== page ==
Are Opportunity Zones Publicly Traded?

Posted Jan 12, 2023


In October 2021, private equity firm and family office Belpointe Capital launched the first (and to date, only) publicly traded Qualified Opportunity Fund (QOF). Operating under the NYSE stock name of OZ, Belpointe OZ, to date, has raised more than $345 million of equity capital and has more than 2,500 units in its development pipeline.

With Belpointe’s first publicly traded QOF, is it possible that others will follow? Can opportunity zones be publicly traded? They could be. But it’s highly difficult for this to happen for the following reasons.

QOZs Aren’t “Traded”

First, investors don’t put their capital gains from the sale of assets directly into Qualified Opportunity Zones (QOZs) and Qualified Opportunity Zone Properties (QOZPs). Rather, investors direct their capital gains into Qualified Opportunity Funds. These QOFs, in turn, invest in QOZPs located in federally-designated QOZs. The individuals, corporations, and partnerships receive tax-deferred benefits for their investments. These aren’t “traded” as much as they represent funding vehicles for QOZP investments.

Narrow “Investor” Definition

The Opportunity Zone program isn’t open to all investors. Rather, the purpose of the program is to encourage investors with recognized capital gains to put those profits into QOFs. Even investors involved with a publicly traded QOF like Belpointe must use only capital gains for investments.

When investing in any QOF, no matter the structure, investors must direct their capital gains into the vehicle within 180 days of the gains’ recognition. In the case of Belpointe OZ, it’s incumbent on the investor to ensure that happens.

Costs and Limitations

Brandon Lacoff, CEO and chief investment officer at Belpointe OZ, acknowledged that going public with QOFs can be very difficult and costly. In an interview with OpportunityDb’s Jimmy Atkinson, Lacoff indicated that “timing cost and many other factors . . . prohibit most investors or most sponsors to have  a publicly-traded structure.” He also pointed out that publicly-traded structures should be larger, while the distribution of funds can also be problematic.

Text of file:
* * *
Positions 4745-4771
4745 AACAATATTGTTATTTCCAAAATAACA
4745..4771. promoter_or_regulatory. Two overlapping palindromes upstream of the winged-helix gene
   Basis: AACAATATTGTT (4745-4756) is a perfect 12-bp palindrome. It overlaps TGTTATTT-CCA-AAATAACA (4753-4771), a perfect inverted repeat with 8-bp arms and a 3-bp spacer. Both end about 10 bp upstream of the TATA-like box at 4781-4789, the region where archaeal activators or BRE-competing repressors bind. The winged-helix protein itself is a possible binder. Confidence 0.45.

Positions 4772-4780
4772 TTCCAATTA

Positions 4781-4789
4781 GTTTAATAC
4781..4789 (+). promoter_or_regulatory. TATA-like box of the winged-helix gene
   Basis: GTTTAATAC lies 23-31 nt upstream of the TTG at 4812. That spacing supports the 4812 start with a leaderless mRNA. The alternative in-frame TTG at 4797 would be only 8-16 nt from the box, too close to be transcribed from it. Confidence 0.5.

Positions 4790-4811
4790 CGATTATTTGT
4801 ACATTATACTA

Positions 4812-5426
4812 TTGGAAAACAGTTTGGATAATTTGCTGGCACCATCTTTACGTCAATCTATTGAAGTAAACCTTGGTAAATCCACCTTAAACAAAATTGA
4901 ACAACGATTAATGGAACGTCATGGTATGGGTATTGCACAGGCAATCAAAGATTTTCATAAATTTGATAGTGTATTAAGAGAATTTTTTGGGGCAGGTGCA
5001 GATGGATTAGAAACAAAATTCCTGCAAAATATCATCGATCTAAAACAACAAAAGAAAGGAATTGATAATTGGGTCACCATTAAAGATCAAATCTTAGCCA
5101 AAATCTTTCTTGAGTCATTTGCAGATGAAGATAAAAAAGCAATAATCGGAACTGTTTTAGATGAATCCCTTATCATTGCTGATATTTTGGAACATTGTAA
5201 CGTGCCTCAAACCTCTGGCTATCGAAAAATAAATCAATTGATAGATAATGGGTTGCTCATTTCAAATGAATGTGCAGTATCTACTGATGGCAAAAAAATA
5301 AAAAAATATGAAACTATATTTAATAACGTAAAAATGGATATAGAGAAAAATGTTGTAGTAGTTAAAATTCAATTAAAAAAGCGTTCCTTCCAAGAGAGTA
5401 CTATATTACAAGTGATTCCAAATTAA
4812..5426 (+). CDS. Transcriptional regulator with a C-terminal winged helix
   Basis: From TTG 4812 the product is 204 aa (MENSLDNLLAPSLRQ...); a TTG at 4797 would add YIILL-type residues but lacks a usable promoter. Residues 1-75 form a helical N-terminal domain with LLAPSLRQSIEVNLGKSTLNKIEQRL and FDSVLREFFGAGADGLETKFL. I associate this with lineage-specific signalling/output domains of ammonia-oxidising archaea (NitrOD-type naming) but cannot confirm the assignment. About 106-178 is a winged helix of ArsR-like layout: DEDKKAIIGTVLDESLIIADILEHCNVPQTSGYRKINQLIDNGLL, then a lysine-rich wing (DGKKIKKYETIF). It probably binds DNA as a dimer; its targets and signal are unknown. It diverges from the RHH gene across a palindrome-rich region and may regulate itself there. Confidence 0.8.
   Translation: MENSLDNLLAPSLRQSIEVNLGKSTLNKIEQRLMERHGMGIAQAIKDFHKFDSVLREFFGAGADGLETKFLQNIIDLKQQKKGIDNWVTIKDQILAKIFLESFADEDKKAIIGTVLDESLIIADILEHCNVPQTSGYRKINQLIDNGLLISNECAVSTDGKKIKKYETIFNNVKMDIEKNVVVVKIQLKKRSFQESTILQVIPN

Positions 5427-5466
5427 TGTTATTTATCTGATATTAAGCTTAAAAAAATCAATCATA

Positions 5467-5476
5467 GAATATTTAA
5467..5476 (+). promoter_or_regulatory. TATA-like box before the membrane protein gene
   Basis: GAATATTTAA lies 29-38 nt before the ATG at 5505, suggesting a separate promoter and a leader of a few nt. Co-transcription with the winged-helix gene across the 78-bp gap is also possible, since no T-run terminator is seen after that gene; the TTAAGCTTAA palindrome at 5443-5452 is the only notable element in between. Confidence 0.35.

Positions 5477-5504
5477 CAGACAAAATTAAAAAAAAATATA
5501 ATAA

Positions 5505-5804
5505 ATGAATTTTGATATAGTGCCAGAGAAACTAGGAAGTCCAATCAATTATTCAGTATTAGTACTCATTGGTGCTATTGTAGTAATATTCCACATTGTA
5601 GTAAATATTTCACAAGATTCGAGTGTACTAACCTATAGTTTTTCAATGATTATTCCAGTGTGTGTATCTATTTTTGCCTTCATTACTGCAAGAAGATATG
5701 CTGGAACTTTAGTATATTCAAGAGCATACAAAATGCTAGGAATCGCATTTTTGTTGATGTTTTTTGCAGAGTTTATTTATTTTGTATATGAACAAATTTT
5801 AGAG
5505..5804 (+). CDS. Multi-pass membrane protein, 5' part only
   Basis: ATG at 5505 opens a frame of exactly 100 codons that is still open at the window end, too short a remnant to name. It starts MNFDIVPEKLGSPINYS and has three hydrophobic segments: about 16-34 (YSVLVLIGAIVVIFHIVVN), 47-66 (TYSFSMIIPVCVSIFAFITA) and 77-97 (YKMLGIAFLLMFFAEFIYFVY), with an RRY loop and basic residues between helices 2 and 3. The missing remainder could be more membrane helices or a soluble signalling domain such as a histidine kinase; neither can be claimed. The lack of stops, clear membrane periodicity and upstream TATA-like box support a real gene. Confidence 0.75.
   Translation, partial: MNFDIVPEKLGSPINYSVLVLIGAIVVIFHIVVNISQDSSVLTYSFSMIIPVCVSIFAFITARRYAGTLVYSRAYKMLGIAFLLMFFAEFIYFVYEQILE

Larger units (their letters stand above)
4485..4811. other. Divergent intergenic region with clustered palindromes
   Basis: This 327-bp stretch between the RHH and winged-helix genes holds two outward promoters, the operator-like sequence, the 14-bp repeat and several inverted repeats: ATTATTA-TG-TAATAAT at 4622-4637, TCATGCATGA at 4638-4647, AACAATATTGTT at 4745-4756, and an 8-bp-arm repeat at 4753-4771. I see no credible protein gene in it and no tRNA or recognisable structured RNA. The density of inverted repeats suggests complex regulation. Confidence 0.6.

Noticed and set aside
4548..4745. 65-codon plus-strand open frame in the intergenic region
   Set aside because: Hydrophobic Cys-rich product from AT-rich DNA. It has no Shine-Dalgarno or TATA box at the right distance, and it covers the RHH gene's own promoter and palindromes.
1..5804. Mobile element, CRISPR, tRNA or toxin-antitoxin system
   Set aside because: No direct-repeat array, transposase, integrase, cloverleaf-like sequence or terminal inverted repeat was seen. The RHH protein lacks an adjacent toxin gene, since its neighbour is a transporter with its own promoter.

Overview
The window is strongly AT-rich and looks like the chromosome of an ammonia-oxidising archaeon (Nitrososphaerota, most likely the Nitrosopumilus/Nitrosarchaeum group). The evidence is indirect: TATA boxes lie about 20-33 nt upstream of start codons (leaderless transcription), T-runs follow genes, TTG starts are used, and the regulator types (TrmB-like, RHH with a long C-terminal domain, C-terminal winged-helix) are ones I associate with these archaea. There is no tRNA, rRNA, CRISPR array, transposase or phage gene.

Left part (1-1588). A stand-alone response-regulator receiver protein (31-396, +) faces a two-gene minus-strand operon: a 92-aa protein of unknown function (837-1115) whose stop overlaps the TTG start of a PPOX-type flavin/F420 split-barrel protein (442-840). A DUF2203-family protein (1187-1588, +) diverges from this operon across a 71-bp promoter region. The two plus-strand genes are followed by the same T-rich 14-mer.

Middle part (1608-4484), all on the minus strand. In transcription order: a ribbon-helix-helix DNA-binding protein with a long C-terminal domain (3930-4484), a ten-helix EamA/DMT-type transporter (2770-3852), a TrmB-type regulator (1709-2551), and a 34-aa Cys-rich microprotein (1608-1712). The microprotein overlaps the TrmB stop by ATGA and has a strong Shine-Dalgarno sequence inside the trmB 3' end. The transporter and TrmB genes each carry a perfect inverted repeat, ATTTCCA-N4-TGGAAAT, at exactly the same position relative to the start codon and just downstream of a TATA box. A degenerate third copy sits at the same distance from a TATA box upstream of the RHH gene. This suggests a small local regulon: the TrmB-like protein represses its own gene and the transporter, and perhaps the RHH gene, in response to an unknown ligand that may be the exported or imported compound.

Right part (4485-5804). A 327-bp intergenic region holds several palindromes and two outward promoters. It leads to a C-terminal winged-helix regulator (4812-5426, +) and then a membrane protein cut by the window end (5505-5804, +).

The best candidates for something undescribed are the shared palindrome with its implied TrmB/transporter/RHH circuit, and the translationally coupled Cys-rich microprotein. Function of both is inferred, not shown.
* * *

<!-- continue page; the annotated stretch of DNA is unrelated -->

While it’s possible to invest in Opportunity Zone REITs, most of these are private funds, rather than publicly traded vehicles. A REIT can invest in a QOF (as can corporations and individuals). But QO F can’t invest in a REIT because of the many restrictions set out for the typical opportunity zone fund and its investors.

Long-Term Hold Requirements

Unlike many publicly traded companies or REITs, investors must be prepared to keep their investments in a QOF for longer periods of time to realize any tax benefits. They’re required to pay the deferred taxes in 2027 (for the year ending Dec. 31, 2026). In addition, if the investor holds the investment for 10 years or longer, they’re not required to pay federal taxes on capital gains realized from the QOF investments.

This can run counter to the purpose of publicly traded stocks or funds, which rely on market movements and demand, as opposed to long-term investments.

The Likelihood of Public QOFs

Belpointe OZ proved that it is possible to create and run a publicly traded QOF. But Belpointe OZ is the only one of its kind, to date. To ensure tax-deferred benefits for investors, Qualified Opportunity Funds must adhere to regulations set forth by the IRS and U.S. Treasury Department. This, and other factors, can make it difficult for QOFs to successfully navigate the steps necessary for publicly traded status.

This material is for general information and educational purposes only. Information is based on data gathered from what we believe are reliable sources. It is not guaranteed as to accuracy, does not purport to be complete and is not intended to be used as a primary basis for investment decisions. It should also not be construed as advice meeting the particular investment needs of any investor.

Investors in QOFs will need to hold their investments for certain time periods to receive the full QOZ Program tax benefits. A failure to do so may result in the potential tax benefits to the investor being reduced or eliminated.

If a fund fails to meet any of the qualification requirements to be considered a QOF, the anticipated QOZ Program tax benefits may be reduced or eliminated. Furthermore, a fund may fail to qualify as a QOF for non-tax reasons beyond its control, such as financing issues, zoning issues, disputes with co-investors, etc.

Distributions to investors in a QOF may result in a taxable gain to such investors.

The tax treatment of distributions to holders of interests in a QOF are uncertain, including whether distributions impact the aforementioned QOZ Program tax benefits.

A QOF must make investments in Qualified Opportunity Zones, which carries the inherent risk associated with investing in economically depressed areas.

This is neither an offer to sell nor a solicitation or an offer to buy the securities described herein. The offering is made only by the Prospectus or Private Placement Memorandum.

Realized does not provide tax or legal advice. This material is not a substitute for seeking the advice of a qualified professional for your individual situation.

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